When most Americans think of slavery, it’s likely that their minds’ focus immediately goes to the infamous transatlantic slave trade of the 18th century. Over the course of 260 years, slave traders forcibly removed 24 million people from their homes in Africa to live out the rest of their lives in slavery. Today, we acknowledge slavery as a dark part of our country’s past, vowing to not let the atrocities of slavery be repeated. But the harsh truth is that a different kind of slavery, human trafficking, still exists around the world, in the U.S., and even here in Ohio.
Robin McNeal, teen advocate at Turning Point in Marion, lists human trafficking as one of the issues she is most passionate about. Part of Robin’s job as teen advocate is traveling to local middle and high schools to talk to teens about healthy and safe relationships. In her presentation, she defines human trafficking as “the use of force, fraud, or coercion to obtain some type of labor or sexual act.”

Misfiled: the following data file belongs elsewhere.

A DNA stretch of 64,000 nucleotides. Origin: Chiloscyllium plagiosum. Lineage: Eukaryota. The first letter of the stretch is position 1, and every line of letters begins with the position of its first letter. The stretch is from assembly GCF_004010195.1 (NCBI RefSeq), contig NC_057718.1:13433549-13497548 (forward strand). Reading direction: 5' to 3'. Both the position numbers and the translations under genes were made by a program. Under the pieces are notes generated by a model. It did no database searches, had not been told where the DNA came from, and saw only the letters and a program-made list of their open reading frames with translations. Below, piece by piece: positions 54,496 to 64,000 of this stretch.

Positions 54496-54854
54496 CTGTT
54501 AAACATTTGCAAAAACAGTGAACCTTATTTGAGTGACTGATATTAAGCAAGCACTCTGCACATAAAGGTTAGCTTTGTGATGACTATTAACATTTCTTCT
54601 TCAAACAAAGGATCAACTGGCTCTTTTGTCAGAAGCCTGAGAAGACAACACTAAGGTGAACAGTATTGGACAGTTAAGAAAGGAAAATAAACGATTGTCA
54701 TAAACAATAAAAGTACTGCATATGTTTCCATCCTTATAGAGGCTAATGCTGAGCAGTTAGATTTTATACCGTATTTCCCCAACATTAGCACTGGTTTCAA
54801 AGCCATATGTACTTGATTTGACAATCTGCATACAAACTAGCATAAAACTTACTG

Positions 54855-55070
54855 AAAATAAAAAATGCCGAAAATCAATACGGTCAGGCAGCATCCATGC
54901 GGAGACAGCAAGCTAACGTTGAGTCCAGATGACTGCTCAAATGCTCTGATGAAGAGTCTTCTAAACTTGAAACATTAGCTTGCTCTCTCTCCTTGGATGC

According to the International Labor Organization’s (I.L.O.) most recent report, more than 40 million people were victims of human trafficking in 2016. Among these 40 million, 25 percent were children under the age of 18, and 71 percent were women. Robin also mentions that human trafficking is the world’s second-largest criminal enterprise, just behind drug trafficking. The I.L.O. estimates the annual profits of human trafficking worldwide to be roughly $150 billion. The numbers are obviously appalling, but for many, human trafficking still seems like a far-away issue. Unfortunately, this is simply not the case.
The Ohio Human Trafficking Task Force’s 2017 report states that Ohio is ranked No. 4 in the United States for reported human trafficking cases. As the task force notes, this doesn’t necessarily mean that Ohio has the fourth-largest human trafficking problem because only reported cases can be accounted for. Nevertheless, human trafficking is a significant presence in our state. Last year, the Ohio Human Trafficking Commission (headed by Ohio Attorney General Mike DeWine) reported 208 potential victims of human trafficking statewide. Although initiatives like the Ohio Human Trafficking Task Force, the Ohio Human Trafficking Commission, and the Ohio Network of Anti-Human Trafficking Coalitions have made notable strides in putting an end to human trafficking, DeWine says there is still more work to be done.